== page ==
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To Union or not to Union

Discussion in 'Miscellaneous [DB]' started by flowinowen, Jun 7, 2014.

  1. I drove by the Denver's Musician Union a few days ago and it got me thinking about whether or not joining would be something of a benefit to me. Music is not my main income, more like a freelance gig. However, my main form of gigs are studio sessions, theatre subs and bowed gigs (I call it this because I'm asked to sound like a cello). I have one band I play with on a regular basis, when gigs are there.

    My question here is, what are the benefits of joining? Will I be able to take small side gigs without having to negotiate contracts? When looking at the http://www.afm.org/why-join (AFM) website, it sounds like they would be acting as middle man between myself and employers. It seems like this would be a pain in the butt for last minute gig calls. I do use a set standard studio rate, but does this also mean some places might turn to a non unioned musician because I would have a set standard pay?

    Any and all info you can shed on this would be great help!
  2. If it's not your main source of income, and the gigs you are taking aren't technically union jobs, then I'm not sure it makes sense for you to join. Your local will probably expect somewhere in the neighborhood of $200 in annual dues, and they don't guarantee any more work then what you already have. It might give you a better connection to local union contractors, but that's about it.

    The biggest advantages seem to be the pension, access to a health plan if you work union jobs more than X hours, and collective bargaining agreements between employers and musicians. The magazine isn't too exciting, but it does include a fair number of audition/job postings if you're looking for more work. I've also heard many locals offer low rate loans for instrument purchases, but this isn't something I've tried. Most locals also offer a very reasonable instrument insurance package. And if a shady contractor/employer stiffs you on payment, the AFM has lawyers you can use.

    For full-time orchestra and recording artists, joining the Union is the practical thing to do. If you're not full-time, then it really depends on the local scene. When I was freelancing in Houston, I took exactly one gig that cared if I was in the Union. Because Texas is a "right-to-work" state, the Symphony and Opera couldn't ask or require that I join the local (though I was a member for about a year before moving to Europe). This is different from, say, New Jersey, where the AFM locals hold quite a lot of influence over contractors.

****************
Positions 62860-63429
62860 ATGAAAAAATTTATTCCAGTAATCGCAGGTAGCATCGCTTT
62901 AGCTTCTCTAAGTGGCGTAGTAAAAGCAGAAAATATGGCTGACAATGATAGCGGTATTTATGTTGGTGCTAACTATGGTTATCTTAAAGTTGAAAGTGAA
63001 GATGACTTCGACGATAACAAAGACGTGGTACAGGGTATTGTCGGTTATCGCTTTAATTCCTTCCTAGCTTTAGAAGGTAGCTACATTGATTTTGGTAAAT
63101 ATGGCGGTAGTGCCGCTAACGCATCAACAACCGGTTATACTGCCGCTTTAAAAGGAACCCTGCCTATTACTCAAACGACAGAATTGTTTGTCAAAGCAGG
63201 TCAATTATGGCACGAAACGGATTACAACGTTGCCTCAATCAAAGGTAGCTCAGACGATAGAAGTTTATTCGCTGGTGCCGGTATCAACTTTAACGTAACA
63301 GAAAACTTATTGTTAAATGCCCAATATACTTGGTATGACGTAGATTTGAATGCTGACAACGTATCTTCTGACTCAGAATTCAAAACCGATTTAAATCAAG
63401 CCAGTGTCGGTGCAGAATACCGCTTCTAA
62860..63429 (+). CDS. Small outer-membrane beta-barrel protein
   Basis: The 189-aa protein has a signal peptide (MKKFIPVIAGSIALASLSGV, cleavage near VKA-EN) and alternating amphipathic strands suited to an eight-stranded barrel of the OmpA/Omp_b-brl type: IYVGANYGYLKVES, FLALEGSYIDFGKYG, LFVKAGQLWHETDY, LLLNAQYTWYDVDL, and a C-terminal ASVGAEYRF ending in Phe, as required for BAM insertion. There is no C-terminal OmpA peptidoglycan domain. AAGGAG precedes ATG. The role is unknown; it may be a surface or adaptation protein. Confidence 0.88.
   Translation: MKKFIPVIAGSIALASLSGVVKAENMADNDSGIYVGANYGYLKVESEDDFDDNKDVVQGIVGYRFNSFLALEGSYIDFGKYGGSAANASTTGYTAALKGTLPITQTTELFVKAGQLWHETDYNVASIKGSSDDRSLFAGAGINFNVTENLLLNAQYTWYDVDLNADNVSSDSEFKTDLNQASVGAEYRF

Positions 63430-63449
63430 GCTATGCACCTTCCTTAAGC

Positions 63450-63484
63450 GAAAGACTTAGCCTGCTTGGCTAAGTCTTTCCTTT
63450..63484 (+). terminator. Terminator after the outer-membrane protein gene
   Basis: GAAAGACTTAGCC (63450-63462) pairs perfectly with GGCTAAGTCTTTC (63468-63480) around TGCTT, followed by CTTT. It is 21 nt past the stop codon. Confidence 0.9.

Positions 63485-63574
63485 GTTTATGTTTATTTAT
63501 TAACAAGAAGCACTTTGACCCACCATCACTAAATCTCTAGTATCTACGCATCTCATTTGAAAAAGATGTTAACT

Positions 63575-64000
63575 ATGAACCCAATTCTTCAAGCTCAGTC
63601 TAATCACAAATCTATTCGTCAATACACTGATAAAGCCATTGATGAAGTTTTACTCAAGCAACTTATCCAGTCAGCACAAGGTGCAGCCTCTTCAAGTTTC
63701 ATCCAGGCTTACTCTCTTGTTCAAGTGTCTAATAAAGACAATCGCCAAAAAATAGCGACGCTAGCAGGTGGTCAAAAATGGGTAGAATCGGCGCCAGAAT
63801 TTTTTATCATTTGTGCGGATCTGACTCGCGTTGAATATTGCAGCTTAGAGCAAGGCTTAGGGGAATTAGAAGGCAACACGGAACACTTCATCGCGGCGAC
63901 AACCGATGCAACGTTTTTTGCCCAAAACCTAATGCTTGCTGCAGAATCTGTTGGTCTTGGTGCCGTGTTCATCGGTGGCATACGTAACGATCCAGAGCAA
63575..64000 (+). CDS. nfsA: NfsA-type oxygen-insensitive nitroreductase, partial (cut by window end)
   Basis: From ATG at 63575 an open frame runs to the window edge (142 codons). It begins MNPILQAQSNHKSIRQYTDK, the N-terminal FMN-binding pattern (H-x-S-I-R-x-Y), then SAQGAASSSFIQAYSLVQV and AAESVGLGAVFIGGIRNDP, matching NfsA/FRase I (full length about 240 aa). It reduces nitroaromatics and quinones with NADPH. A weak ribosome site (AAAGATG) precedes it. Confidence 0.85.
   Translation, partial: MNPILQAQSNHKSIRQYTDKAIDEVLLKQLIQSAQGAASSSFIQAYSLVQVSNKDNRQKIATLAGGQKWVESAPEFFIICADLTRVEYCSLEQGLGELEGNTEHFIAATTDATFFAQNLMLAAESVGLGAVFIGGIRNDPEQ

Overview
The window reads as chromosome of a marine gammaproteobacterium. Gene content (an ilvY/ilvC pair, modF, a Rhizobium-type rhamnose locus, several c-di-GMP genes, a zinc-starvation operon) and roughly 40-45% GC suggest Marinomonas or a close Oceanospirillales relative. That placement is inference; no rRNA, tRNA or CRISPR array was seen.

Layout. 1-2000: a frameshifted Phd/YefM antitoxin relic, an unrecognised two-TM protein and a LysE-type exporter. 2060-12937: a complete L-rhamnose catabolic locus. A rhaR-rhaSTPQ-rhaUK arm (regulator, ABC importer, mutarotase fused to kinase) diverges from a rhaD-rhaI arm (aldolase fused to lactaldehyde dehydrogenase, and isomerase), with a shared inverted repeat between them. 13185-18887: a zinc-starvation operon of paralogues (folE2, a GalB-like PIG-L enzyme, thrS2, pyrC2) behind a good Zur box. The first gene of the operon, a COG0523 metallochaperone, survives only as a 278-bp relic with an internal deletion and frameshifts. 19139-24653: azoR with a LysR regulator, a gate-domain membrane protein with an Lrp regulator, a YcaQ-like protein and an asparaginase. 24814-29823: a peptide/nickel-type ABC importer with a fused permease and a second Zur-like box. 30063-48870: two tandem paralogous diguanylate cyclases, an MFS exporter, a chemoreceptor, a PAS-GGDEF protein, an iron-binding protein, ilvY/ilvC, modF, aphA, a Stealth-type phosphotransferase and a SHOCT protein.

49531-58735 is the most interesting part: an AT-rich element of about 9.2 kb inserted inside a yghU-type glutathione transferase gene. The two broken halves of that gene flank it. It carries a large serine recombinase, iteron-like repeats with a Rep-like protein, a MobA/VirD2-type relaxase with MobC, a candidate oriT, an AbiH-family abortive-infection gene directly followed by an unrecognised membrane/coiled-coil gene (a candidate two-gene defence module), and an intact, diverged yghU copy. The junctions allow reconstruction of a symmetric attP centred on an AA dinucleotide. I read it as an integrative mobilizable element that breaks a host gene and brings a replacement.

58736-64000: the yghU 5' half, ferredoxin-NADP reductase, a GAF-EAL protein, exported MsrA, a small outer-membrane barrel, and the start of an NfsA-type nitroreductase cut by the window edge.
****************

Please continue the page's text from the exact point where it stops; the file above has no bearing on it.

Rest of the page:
I would also say that I really appreciate that musicians have an organization to lobby for us. The new FAA regulations for traveling musicians would never have become law if it weren't for the AFM. It's very possible the Minnesota Orchestra and the Detroit Symphony would be ruined today if it weren't for the AFM. The Louisville Orchestra would have replaced its entire membership via Craigslist were it not for the AFM. Your membership, in some small way, helps every other musician in the US and Canada. Whether it makes sense for you to join is your decision, but in a global sense it's a nice idea.
    salcott, Tom Lane and Lee Moses like this.
  3. Thanks Paul!
  4. Paul nailed it with his description. I'll add that at least in my local, they don't mind me taking non-union side jobs because they understand it is near impossible to make a living only from union gigs unless I am in an orchestra full time. They also allow sideman contracts, so I can take a non-union gig and have a contract just between me and the bandleader. This way I can make a pension contribution and be legally protected. There are also a small number of gigs that are paid for by a union trust fund - this gives a tiny bit of actual work to members.

    Being part of the AFM can also lend you credibility and give potential clients confidence because they know you are accountable to an organizing body with a long history of professional experience.

    A less visible benefit of joining the AFM is that it makes you part of a community of professionals who care about the long-term health of the music industry. As a young player early in my career, it is a great connection to more experienced musicians who don't mind sharing tips or encouraging me as I try to figure out this crazy job.

    My suggestion would be to stop by your local office and have a chat about what they can and can't offer you and if it makes sense to join given your current situation.
  5. shwashwa


    Aug 30, 2003
    i live in NJ and gig here and NY a lot, and only ever needed to be in the union once in my life (for a broadway sub gig), and even then, you accept the gig, then join the union for a year just so you can play the gig. i let it expire after that because all it was good for was taking $200 a year from me. if you ever get a gig that requires you to be in the union, just accept the gig and join the union the next day. anyone can join if you have the money and there is no delay. you literally dont even need to be a musician. its more like a thing you have to do if you want to play a particular gig, but i think generally, at least around here, there is no advantage to joining if you dont have one of those gigs lined up. joining doesnt typically get you more work, at least around here because we have an overabundance of some of the world's best players here.
    mrefjl likes this.
  6. The Denver union is forbidden to offer insurance by state legislation.
    Membership in Denver is of use only to symphony and 'show' musicians.

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